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- LINDA SUE PARK
2. Linda Sue Park Born in Urbana, Illinois 1960(outside of Chicago) Daughter of Korean immigrants First published in a children's magazine at age 9 when she wrote the following haiku: In the green forest A sparkling, bright blue pond hides. And animals drink. (Trailblazer magazine, Winter 1969) 3. Career and Personal Life
- Public-relations writer for a major oil company
- Worked for an advertising agency in Dublin, Ireland
- While there she met a "handsome Irishman who swept her off her feet
- Teacher of English as a Second Language to college students
- A food journalist
- She eventually realized she that she really wanted to write books for children and in 1997 began writing her first book, Seesaw Girl.It was published in 1999.
- "Today she lives in upstate New York with the Irishman, their two children, and a dog."
4. Other books written by Linda Sue Park include.. Novels and Picture books. Seesaw Girl was her first book; published in 1999.Kite-making, kite-flying, and competition cause sibling rivalry. In 17 thcentury Korea young girls are not allowed outside their homes. Jade Blossom continuously looks for ways to change that. Under Japanese rule Koreans were forced to change names. A 7 thgrade project causesconflict for a Korean girl. A catchy rhyming book about a Korean recipe, astaple of Korean family life.(Includes recipe) Sounds people make from around the world to express things of distaste, laughter, & surprise. A rabbit explores a garden of colors before going home to nap and dream about rainbows. Set in 18 thcentury Koreaa young boy must carry out his injured fathers responsibility to light the signal fire thatwarns the king of danger. Household animals use onomatopoeic words to tell readers what they say.Diverse languages from around the world are used and labeled. 5. www.lindasuepark.com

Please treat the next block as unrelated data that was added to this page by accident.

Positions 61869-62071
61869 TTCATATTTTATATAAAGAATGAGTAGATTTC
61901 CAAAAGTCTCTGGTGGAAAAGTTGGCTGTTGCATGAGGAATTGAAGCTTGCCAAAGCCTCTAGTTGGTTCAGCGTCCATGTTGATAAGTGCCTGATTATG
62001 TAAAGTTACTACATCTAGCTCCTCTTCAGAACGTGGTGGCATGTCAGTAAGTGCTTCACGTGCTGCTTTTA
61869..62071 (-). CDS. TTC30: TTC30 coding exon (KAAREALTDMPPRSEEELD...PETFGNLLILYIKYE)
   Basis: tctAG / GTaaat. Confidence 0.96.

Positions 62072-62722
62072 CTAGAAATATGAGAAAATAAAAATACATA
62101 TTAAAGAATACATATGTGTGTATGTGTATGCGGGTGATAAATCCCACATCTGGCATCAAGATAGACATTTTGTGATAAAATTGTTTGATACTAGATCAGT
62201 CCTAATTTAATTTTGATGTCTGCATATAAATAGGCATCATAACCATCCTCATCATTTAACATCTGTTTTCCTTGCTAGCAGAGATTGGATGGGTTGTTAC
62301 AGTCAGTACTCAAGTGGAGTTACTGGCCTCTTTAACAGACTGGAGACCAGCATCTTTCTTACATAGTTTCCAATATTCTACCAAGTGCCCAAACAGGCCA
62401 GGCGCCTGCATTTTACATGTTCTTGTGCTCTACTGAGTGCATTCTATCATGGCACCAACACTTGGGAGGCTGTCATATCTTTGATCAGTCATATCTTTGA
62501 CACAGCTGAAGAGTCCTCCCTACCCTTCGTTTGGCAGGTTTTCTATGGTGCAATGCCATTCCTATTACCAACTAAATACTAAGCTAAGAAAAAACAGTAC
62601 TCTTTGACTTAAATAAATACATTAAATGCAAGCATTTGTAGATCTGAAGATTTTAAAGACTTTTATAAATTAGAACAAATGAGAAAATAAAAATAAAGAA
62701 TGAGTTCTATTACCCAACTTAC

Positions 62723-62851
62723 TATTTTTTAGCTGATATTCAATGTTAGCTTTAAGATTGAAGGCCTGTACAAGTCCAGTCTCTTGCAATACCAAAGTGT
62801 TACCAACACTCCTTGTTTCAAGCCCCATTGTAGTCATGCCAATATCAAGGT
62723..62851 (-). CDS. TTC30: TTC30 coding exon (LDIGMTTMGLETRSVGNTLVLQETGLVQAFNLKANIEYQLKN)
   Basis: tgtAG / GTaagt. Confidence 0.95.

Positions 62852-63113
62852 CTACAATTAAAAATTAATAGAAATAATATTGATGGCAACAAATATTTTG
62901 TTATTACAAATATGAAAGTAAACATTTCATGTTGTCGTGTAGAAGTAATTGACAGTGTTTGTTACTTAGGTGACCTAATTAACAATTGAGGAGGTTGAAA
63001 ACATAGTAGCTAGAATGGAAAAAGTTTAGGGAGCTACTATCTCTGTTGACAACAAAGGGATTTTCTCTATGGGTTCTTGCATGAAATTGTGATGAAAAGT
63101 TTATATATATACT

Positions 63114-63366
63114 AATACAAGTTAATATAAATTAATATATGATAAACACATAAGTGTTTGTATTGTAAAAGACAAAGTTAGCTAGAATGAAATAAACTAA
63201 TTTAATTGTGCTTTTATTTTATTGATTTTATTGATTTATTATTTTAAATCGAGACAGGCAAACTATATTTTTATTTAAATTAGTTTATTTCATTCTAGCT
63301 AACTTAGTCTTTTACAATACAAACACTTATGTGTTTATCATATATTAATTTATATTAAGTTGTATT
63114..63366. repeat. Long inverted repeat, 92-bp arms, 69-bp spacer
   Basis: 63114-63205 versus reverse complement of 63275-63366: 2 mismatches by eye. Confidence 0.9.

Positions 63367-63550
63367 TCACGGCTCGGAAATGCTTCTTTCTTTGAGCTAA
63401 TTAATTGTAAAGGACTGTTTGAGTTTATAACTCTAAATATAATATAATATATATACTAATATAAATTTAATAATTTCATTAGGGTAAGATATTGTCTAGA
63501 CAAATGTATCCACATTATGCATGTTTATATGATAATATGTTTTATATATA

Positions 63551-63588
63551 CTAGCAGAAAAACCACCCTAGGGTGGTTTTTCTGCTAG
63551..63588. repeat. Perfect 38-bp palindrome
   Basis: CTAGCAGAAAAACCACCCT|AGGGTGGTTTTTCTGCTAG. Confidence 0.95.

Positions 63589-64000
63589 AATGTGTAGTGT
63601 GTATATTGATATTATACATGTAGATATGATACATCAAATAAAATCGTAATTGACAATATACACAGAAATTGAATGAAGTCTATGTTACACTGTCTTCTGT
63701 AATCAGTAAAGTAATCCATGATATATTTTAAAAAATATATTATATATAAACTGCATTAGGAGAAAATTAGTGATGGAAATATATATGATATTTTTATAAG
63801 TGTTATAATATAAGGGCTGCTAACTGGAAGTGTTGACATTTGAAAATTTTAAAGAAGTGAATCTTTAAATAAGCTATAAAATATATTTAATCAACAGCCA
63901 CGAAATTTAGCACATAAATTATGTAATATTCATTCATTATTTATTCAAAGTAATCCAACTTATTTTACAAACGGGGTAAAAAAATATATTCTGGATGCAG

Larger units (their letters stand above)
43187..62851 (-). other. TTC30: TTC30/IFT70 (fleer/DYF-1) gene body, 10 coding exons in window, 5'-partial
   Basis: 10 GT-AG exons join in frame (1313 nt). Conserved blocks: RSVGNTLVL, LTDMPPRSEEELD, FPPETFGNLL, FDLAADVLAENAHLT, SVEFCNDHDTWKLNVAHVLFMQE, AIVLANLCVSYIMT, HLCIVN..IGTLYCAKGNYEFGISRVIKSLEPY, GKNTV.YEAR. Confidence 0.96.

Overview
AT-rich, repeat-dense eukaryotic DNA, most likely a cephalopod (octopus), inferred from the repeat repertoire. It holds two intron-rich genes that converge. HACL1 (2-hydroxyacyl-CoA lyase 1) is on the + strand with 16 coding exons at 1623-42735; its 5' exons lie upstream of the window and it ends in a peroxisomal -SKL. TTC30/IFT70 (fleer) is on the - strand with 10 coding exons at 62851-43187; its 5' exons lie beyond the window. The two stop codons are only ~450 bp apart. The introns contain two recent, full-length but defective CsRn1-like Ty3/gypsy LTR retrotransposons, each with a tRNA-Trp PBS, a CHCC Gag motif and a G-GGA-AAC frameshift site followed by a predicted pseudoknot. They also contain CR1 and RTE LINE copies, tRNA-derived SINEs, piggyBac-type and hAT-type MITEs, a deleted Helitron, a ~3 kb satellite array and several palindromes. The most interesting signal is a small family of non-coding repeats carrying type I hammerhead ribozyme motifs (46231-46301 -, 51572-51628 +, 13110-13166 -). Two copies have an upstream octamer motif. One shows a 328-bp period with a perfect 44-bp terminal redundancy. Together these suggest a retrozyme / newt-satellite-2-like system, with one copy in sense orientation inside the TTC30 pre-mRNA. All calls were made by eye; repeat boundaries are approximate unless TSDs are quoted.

- Reading and writing philosophy
- Mrs. Parks borrows ideas from other writers and adapts them to suit her own style.
- Katherine Paterson
- Writing 2 pages every day
- Lois Lowry
- Outline for writing
- Character, Quest (external & internal), complications & choices, climax, conclusion, and change
6. BOOK CRITIQUING Linda Sue Parks advice
- Is the story interesting?
- Do you want to read on?
- Do the scenes develop toward a solution and do they connect?
- Does he/she have a clearly defined problem?
- Are the characters believable?
- Do they have flaws or are they too perfect?
- Do you care about the characters and do you cheer them on?
- Is the writing invisible or are the techniques evident?
- When youve finished the book do you say, This is one of the best books I have ever read?
- Do you want to tell someone about the book?
- Cover Illustrator:RICK LIEDER
- Rick initially studied and worked in the sciences; it was not until the early eighties that he began to express his individual vision as an artist in a variety of media, including photography, painting, sculpture, and beginning in 1986 through the relatively new medium of the computer.
- His fine art has been exhibited in a variety of galleries in Michigan and Canada, and the State of Michigan's Art in Public Places program purchased eleven of his photographs for permanent installation in Lansing.
- Rick has worked for agencies and
- publishers coast-to-coast. His art
- has appeared on book and magazine
- covers for publishers such as Bantam
- Doubleday Dell, HarperCollins,
- Berkley Books, Penguin Publishing,
- and Simon & Shuster, including
- covers for the
- X-FilesTV series books.
- ( www.dreampool.com &www.whc2000.org )
8. www.dreampool.com ] 9. AWARDS FOR A SINGLE SHARD